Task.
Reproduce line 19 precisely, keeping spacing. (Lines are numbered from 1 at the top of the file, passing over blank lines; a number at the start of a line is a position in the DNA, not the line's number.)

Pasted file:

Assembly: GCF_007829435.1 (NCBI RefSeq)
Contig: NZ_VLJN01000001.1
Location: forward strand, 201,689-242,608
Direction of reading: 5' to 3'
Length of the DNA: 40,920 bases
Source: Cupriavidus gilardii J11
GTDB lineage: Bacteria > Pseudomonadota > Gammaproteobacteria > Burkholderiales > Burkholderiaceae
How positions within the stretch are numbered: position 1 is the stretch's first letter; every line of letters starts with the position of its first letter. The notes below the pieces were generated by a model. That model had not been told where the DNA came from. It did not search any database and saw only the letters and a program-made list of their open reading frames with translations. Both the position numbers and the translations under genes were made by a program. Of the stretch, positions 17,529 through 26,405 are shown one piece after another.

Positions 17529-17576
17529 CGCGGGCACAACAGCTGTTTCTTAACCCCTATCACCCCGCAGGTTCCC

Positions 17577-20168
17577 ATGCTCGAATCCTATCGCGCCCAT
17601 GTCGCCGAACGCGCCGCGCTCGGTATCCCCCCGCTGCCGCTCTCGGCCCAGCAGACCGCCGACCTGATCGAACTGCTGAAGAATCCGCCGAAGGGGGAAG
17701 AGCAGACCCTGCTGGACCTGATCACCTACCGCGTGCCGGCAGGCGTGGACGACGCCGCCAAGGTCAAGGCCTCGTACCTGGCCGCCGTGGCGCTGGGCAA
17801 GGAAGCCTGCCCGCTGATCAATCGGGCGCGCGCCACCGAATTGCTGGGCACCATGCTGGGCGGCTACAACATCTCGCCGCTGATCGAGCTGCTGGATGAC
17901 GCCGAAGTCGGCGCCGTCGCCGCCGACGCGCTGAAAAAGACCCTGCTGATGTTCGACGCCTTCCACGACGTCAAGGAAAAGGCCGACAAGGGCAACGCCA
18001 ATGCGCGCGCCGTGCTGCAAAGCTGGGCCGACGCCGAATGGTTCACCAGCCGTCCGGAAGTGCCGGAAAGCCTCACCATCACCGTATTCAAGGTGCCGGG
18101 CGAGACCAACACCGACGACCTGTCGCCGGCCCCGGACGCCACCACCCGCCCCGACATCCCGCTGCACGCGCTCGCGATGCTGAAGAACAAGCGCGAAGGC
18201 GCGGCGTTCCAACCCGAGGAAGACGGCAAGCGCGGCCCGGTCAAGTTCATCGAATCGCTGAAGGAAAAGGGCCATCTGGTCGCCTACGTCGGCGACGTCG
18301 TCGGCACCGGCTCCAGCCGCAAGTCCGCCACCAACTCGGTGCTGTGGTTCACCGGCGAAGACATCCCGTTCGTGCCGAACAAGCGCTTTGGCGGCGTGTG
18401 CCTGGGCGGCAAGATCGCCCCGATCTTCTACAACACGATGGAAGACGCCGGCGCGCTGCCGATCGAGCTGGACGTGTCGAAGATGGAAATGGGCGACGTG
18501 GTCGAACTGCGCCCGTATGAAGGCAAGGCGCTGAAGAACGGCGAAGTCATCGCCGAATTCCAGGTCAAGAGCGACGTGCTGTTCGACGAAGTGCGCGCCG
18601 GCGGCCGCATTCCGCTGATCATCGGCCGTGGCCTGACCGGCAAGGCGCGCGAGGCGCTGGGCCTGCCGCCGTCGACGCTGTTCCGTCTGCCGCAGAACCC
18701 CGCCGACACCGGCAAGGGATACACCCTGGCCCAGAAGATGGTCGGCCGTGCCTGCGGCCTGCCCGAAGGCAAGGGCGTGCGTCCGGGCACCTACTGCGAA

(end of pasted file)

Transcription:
18201 GCGGCGTTCCAACCCGAGGAAGACGGCAAGCGCGGCCCGGTCAAGTTCATCGAATCGCTGAAGGAAAAGGGCCATCTGGTCGCCTACGTCGGCGACGTCG